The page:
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Friday, April 29, 2016

Champion of the Discontented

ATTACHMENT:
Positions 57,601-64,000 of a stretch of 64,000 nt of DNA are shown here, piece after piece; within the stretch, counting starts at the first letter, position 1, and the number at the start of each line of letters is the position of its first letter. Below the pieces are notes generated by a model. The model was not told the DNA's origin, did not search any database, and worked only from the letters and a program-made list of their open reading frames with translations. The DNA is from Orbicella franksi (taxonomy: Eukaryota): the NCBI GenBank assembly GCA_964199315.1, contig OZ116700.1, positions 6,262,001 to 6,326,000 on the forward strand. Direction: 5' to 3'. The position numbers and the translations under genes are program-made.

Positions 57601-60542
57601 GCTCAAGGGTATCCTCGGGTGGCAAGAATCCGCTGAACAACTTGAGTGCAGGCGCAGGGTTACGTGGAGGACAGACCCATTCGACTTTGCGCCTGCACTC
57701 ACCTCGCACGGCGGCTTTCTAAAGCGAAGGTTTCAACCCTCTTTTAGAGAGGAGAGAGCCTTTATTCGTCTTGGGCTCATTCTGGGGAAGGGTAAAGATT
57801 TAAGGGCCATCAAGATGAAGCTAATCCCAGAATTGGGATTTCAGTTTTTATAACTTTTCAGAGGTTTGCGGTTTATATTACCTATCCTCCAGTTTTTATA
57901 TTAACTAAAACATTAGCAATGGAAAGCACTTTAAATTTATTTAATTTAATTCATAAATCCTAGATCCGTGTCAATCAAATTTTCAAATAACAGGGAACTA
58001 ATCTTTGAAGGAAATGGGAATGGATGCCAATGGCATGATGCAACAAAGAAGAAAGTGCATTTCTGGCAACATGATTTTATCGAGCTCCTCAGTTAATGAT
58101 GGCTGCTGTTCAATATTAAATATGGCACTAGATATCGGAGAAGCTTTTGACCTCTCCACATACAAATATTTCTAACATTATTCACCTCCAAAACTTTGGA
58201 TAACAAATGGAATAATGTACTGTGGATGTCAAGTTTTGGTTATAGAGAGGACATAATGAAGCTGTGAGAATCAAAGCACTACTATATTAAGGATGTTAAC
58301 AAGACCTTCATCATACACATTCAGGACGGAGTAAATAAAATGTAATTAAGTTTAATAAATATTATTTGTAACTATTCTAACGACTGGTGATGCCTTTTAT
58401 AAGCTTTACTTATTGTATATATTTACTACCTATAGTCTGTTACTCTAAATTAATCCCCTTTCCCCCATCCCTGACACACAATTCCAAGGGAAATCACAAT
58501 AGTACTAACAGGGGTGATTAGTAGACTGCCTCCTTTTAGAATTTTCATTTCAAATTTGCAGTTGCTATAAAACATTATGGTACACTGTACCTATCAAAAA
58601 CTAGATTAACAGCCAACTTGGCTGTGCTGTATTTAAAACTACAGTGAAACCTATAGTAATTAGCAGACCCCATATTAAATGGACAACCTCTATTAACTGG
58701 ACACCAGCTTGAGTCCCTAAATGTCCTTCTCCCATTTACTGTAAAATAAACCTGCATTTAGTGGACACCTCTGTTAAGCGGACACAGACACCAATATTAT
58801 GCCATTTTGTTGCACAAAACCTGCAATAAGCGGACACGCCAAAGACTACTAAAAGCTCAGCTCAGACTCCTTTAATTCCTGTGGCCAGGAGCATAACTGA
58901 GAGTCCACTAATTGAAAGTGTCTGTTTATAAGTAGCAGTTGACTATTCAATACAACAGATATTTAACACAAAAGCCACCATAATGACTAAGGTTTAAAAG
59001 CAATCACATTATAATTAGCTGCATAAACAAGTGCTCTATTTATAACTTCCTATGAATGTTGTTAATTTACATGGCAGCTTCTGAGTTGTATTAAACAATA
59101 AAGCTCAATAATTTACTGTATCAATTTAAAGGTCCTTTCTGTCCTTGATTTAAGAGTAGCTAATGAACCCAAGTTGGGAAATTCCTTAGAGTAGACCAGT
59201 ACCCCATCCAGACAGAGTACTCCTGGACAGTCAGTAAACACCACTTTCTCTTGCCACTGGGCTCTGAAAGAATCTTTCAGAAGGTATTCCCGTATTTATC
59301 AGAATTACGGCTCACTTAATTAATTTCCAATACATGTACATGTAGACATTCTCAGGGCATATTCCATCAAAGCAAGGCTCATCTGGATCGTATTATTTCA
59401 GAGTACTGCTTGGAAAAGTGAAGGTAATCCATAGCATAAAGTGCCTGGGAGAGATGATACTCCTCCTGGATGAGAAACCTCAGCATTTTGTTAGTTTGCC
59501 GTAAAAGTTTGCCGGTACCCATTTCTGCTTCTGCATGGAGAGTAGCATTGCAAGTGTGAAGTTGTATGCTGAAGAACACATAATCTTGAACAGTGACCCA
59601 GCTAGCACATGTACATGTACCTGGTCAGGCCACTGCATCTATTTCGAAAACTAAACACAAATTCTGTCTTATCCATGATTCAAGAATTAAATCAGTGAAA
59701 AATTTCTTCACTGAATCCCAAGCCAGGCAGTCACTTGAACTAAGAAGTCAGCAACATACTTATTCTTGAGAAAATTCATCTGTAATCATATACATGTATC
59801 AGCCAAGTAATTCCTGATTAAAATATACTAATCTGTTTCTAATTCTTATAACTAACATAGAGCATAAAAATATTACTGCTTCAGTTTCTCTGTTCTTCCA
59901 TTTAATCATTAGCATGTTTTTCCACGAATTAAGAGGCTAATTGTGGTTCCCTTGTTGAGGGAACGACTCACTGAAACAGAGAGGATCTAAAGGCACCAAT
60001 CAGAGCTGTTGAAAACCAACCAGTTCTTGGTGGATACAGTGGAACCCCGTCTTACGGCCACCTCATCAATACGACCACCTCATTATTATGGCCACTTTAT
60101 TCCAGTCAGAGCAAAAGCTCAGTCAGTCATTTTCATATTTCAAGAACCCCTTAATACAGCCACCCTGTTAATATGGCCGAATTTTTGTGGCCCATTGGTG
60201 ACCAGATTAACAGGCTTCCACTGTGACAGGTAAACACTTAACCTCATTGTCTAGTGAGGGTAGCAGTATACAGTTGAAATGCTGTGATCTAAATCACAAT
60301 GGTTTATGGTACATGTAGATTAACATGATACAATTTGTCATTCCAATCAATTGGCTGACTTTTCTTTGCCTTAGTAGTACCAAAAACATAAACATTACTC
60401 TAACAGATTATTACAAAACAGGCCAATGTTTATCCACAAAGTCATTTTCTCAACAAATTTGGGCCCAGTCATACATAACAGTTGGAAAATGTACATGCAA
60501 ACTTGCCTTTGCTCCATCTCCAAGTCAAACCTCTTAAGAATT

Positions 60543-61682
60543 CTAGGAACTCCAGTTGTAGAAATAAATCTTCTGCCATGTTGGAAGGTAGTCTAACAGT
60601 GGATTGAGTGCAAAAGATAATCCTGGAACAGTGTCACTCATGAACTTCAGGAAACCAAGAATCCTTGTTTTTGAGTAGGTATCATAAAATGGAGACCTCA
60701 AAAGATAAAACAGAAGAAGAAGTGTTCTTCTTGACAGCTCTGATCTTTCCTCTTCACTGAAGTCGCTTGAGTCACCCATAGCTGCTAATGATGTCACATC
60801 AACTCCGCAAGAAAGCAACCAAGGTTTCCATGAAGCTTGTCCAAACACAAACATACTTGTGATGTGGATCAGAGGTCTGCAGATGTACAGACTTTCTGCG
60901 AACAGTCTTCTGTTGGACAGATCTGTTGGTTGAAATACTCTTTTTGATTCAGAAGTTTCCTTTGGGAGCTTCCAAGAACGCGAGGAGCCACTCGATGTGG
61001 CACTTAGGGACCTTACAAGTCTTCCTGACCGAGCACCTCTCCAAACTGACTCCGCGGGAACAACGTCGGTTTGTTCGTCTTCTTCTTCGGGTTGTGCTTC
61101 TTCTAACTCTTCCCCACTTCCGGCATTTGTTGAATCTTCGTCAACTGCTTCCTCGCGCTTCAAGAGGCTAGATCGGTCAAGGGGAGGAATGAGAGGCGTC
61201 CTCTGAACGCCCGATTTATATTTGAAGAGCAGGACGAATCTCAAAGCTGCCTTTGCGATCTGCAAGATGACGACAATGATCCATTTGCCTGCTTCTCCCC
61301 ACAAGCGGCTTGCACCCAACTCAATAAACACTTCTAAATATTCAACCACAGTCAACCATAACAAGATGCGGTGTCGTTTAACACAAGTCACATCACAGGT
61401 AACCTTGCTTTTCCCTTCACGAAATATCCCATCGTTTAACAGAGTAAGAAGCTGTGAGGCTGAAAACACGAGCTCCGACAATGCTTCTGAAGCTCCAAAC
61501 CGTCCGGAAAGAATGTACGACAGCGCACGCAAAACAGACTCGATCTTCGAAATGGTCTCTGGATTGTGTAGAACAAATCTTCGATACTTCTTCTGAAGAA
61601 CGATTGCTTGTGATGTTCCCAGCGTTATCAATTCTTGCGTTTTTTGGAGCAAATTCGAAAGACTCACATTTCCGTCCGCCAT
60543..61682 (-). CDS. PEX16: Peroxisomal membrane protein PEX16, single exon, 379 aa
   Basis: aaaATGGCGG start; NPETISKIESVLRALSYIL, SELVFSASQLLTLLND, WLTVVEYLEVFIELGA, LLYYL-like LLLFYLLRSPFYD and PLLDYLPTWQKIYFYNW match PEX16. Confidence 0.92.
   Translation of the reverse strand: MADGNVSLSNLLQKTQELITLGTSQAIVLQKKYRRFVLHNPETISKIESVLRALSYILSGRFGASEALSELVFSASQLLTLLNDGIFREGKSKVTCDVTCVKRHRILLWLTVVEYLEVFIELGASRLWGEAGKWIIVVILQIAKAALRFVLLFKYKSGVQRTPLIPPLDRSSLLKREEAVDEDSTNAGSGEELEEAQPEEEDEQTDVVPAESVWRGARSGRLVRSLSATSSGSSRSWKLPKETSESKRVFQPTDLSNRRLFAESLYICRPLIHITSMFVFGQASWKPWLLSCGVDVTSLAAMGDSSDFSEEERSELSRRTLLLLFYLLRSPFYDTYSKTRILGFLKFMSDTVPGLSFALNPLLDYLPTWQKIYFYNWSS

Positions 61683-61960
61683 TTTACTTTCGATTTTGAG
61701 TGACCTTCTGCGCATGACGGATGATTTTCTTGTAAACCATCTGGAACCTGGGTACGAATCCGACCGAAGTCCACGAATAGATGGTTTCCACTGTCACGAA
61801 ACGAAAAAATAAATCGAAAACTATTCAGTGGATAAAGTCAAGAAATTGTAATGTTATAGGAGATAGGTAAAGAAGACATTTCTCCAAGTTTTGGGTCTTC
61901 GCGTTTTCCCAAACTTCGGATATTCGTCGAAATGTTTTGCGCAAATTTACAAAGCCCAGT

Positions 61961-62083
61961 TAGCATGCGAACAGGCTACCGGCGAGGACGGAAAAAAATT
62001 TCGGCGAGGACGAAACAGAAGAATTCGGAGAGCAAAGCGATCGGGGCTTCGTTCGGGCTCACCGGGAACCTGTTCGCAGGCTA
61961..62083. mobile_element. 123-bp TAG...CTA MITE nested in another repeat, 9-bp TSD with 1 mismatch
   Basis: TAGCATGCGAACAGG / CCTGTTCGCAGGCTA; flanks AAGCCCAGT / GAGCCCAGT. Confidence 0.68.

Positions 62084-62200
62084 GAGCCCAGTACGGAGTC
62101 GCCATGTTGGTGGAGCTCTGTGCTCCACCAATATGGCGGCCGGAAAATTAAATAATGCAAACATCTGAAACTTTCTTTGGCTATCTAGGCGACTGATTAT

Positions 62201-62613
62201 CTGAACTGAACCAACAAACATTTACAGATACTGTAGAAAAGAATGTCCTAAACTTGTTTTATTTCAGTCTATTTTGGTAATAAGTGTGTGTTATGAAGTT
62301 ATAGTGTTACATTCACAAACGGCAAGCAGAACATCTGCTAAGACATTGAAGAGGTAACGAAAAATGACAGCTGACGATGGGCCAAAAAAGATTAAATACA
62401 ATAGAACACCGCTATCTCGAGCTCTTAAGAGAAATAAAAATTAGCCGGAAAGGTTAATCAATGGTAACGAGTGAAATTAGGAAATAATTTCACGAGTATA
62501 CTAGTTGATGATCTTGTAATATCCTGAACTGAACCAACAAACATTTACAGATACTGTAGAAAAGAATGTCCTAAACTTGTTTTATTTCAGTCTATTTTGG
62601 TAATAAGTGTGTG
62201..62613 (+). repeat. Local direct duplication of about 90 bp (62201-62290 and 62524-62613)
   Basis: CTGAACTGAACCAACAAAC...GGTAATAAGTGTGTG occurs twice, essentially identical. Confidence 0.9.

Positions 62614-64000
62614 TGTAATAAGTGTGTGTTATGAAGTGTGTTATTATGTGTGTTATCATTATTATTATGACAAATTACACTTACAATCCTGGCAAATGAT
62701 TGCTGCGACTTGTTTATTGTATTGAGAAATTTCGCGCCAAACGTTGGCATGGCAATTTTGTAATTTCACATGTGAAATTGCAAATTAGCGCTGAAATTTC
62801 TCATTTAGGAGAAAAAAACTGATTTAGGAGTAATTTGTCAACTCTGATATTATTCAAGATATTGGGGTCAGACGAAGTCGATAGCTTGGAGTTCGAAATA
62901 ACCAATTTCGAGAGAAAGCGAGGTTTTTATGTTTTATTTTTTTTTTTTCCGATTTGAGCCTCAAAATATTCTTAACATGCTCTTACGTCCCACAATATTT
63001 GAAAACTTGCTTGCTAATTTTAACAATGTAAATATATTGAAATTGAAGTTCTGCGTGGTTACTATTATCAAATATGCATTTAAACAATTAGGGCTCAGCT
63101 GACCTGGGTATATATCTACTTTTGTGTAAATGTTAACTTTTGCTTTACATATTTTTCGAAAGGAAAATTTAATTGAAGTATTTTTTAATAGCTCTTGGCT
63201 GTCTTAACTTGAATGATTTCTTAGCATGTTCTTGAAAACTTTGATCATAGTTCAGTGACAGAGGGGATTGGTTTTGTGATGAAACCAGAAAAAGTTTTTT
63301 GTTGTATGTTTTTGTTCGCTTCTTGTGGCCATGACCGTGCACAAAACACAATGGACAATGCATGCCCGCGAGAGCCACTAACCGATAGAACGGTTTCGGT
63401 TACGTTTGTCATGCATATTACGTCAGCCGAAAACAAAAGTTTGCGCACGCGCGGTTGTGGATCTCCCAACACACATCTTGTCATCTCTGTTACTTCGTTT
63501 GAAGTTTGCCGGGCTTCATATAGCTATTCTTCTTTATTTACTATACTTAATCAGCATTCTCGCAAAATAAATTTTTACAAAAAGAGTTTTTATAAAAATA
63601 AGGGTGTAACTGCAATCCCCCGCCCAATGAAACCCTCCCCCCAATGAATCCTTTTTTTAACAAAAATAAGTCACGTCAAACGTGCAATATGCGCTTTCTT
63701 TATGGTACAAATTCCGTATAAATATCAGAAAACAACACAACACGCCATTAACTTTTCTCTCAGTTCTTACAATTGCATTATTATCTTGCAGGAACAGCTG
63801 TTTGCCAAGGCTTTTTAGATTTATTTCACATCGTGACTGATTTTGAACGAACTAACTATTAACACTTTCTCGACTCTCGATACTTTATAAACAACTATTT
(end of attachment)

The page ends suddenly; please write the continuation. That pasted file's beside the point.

"But an addressing House of Commons, and a petitioning nation;  an House of Commons full of confidence, when the nation is plunged in despair;  in the utmost harmony with Ministers, whom the people regard with the utmost abhorrence;  who vote thanks, when the public opinion calls upon them for impeachments;  who are eager to grant, when the general voice demands account;  who, in all disputes between the people and Administration, presume against the people;  who punish their disorders, but refuse even to inquire into the provocations to them;  this is an unnatural, a monstrous state of things in this constitution. . . .I will not believe, what no other man living believes, that Mr. Wilkes was punished for the indecency of his publications, or the impiety of his ransacked closet.  If he had fallen in a common slaughter of libellers and blasphemers, I could well believe that nothing more was meant than was pretended.  But when I see, that, for years together, full as impious, and perhaps more dangerous writings to religion, and virtue, and order, have not been punished, nor their authors discountenanced;  that the most audacious libels on Royal Majesty have passed without notice;  that the most treasonable invectives against the laws, liberties, and constitution of the country, have not met with the slightest animadversion;  I must consider this as a shocking and shameless pretence.  Never did an envenomed scurrility against everything sacred and civil, public and private, rage through the kingdom with such a furious and unbridled licence.  All this while the peace of the nation must be shaken, to ruin one libeller, and to tear from the populace a single favourite."  Edmund Burke, Thoughts on the Cause of the Present Discontents, pgs. 53, 59-60

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